General Teaching Council Northern Ireland

 


Churchmen call for an end to confusion over transfers

06-11-2008


06/11/2008 :: Northern Ireland :: The Irish News

The north's four main Churches have urged politicians to stand back from established positions to end uncertainty surrounding the future system of transfer to post-primary schools.

Church representatives spoke of a "deep unease" among parents and teachers and a growing "sense of frustration" that no political agreement seemed within reach.

Bishop Donal McKeown of the Catholic Church, the Rev Ian Ellis (Church of Ireland), the Rev Trevor Gribben (Presbyterian) and Rev Trevor Jamieson (Methodist) called for space to find the best system for all children.

In a joint statement, they also said consideration should be given to a system of academic selection at age 14.

Education minister Caitriona Ruane has proposed a new transfer test to replace the 11-plus after this autumn - but for three years only.

After that she plans that selection by ability will be forbidden, although unionists have pledged to block the move.

If the executive and assembly cannot agree on the legislation, it is feared transfer to post-primary schools could be left unregulated.

Previously the minister had said she hoped to achieve "consensus" but warned more recently that there were only two options for replacing the 11-plus - her way or a free-for-all. With no executive meetings having taken place in recent months and no apparent progress behind the scenes between Sinn Fein and the DUP, it is unclear what exactly lies ahead.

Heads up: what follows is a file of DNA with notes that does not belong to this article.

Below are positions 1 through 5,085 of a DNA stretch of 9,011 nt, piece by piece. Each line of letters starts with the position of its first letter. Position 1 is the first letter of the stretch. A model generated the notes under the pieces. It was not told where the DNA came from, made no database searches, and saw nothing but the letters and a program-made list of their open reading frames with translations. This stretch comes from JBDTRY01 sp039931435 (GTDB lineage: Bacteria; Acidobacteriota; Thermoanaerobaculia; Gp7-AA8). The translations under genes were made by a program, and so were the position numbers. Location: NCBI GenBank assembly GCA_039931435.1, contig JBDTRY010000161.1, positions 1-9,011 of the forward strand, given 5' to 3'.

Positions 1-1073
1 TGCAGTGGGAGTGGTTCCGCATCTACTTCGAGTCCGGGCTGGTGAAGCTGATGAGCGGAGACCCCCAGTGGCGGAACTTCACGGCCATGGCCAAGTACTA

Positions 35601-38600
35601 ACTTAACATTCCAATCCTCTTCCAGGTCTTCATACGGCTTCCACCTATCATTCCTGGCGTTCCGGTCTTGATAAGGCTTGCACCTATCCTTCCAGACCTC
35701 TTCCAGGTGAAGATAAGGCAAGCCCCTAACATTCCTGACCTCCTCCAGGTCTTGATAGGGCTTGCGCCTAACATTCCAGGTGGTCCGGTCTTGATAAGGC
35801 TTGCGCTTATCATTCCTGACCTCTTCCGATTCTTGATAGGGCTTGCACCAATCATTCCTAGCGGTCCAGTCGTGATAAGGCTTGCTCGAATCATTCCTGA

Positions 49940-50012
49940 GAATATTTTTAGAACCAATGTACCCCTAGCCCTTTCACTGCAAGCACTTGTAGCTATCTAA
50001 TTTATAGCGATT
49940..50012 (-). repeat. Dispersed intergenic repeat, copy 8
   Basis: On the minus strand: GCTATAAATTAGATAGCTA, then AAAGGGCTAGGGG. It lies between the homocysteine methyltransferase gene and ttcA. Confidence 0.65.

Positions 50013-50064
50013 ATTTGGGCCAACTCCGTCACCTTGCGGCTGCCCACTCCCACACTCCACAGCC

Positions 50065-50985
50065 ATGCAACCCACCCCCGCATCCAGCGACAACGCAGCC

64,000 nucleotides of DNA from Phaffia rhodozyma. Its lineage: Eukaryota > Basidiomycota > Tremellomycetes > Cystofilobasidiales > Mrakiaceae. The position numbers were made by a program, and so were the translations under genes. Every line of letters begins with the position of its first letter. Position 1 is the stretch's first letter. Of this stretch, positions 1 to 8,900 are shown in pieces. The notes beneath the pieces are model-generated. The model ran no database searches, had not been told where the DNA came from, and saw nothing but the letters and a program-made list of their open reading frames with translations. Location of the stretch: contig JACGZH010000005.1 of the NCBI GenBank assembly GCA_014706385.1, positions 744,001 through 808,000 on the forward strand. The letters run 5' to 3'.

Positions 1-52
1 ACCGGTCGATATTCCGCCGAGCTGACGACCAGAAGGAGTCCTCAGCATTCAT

In their joint statement, the Churchmen said it was clear there were "strong yet unreconciled convictions" about the best system of education for the future.

"Each viewpoint seems to cancel out the other and, in the absence of consensus, we risk heading to an abyss of unregulated arrangements.

"It is also of concern that Year 6 children are increasingly likely to become anxious or distressed as they pick up on adult confusion about the type and number of any tests in the future."

They said consideration should be given to a paper published in the summer that suggested selection at age 14 could resolve the long-running debate.

In that paper, representatives of both grammar and non-selective secondary schools backed scrapping the 11-plus in favour of selecting pupils before they begin GCSE study.

"Over the summer a group of educationalists, representing a diverse range of views on transfer, met and produced tentative proposals which in our view seem to suggest a workable approach," the Church representatives said.

"The group shared ideas, displaying vision and openness to a new way forward, which would lead to the disappearance of selection at age 11 and the use of criteria to access certain courses and pathways at the age of 14 which could include, amongst others, academic criteria."

Bishop McKeown said the absence of a legislative framework was not acceptable.

"The impasse we find ourselves in is very, very unsettling," he said.

 

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